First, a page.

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Disease prevention and treatment

Carotid Artery Stenosis In Patients With Sickle Cell Disease

Carotid artery stenosis is a condition in sickle cell disease patients that is characterized by the narrowing of the blood vessels present in the neck that is responsible for carrying blood from the heart to the brain. The major cause of carotid artery stenosis is the buildup of cholesterol in the blood vessels called atherosclerosis. Blood clots can form in this area and travel up to the brain.

Carotid artery stenosis can lead to stroke this is because sickle cell disease patients are at a higher risk for a stroke, which leads to temporal or permanent disability or death. In some cases, strokes can either be mild and recoverable or large that is fatal and also devastating ad damaging. Carotid artery stenosis occurs after the clogging of plaque (fatty materials, cholesterol deposits, insoluble substances, inflammatory substances) in the blood vessels. 

Photo Credit: AHA Journals

There are two carotid arteries in the neck that carries a large amount of blood from the heart to the brain, and the occurrence of stenosis (narrowing of blood vessels in the body due to a buildup of plaque) in these arteries is the carotid artery stenosis.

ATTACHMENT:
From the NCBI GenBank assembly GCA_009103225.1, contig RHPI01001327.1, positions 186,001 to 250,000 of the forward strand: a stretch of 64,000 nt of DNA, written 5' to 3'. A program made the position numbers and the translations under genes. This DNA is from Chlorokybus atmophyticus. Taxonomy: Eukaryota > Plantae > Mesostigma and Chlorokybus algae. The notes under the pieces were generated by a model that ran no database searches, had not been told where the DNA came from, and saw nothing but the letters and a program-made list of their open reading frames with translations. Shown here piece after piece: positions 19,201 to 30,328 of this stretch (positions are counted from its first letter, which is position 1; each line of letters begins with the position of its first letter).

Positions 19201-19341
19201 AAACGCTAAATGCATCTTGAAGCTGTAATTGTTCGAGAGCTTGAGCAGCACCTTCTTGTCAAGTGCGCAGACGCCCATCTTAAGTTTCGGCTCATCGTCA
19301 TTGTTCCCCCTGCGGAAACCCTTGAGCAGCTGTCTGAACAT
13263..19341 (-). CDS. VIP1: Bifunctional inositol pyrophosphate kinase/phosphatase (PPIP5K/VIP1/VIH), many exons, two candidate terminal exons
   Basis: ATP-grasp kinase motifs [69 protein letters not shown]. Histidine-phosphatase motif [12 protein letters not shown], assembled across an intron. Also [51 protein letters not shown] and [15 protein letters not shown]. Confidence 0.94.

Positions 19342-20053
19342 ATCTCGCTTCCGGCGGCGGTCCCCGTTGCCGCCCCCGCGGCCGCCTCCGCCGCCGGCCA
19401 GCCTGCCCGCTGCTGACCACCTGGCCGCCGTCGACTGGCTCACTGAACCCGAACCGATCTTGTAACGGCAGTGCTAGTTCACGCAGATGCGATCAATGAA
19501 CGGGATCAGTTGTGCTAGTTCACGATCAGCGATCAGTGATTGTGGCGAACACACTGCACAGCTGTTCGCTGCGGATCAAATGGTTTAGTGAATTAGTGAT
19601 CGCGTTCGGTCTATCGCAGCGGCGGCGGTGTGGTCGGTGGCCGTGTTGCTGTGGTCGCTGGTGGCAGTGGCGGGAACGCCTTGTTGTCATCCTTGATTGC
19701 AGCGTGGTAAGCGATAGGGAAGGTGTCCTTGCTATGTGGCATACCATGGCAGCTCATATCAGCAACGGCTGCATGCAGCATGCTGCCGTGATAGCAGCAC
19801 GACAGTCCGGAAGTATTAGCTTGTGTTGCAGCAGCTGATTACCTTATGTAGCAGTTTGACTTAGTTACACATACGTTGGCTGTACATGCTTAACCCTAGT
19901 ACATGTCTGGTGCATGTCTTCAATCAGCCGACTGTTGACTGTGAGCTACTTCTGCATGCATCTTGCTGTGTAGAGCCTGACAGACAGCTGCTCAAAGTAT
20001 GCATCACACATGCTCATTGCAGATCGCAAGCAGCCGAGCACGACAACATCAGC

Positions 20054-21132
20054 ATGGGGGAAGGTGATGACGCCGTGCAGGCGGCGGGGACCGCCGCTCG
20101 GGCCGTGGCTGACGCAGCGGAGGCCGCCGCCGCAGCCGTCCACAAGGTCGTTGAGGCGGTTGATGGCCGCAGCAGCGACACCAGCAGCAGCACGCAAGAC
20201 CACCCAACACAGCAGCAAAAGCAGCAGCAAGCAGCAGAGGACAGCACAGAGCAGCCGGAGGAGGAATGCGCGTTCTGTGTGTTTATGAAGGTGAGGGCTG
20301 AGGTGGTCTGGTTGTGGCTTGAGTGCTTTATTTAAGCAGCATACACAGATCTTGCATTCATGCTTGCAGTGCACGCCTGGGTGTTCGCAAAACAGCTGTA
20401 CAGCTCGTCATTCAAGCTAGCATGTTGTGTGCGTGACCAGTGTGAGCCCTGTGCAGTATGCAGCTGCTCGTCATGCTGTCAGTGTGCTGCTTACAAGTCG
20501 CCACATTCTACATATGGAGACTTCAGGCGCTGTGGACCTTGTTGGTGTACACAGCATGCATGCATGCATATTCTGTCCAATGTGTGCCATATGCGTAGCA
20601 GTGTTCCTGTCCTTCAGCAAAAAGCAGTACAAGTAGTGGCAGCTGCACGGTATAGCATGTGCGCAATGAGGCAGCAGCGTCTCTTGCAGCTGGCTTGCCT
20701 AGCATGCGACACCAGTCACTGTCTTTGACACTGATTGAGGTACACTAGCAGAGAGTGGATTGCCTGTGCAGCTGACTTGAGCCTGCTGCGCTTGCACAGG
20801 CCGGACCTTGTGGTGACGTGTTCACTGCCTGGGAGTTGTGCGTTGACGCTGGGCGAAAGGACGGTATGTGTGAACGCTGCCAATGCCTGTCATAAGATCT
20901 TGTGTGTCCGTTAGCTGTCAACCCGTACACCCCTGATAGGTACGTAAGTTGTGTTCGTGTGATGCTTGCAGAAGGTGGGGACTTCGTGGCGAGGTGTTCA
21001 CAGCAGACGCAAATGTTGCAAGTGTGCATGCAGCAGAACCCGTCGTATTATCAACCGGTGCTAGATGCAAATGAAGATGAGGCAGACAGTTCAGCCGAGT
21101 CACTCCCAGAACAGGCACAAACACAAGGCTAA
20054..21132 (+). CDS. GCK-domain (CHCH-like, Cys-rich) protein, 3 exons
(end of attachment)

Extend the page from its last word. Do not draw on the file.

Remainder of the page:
Photo Credit: AHA Journals

Carotid artery stenosis is also a cause of stroke in sickle cell disease patients, and it causes stroke in two ways, either by plaque clog in the carotid arteries which breaks downstream into the blood vessels leading to the brain, thereby causing the blocking of blood flow, that which causes the blockage is called an embolism. 

Photo Credit: AHA Journals

The other way carotid artery stenosis causes stroke is when the carotid artery blockage becomes too fatal and it slows down the blood flow to the brain due to the pressure. Carotid artery stenosis is a signal of a more significant and maybe a life-threatening situation that could have also been caused by high blood pressure, diabetes, smoking, obesity, a sedentary lifestyle, and an unhealthy diet. 

Photo Credit: AHA Journals

These factors are called modifiable risk factors because they are factors a patient can either partially or completely controlled. 

Content created and supplied by: Dr-Kikiope (via Opera News )

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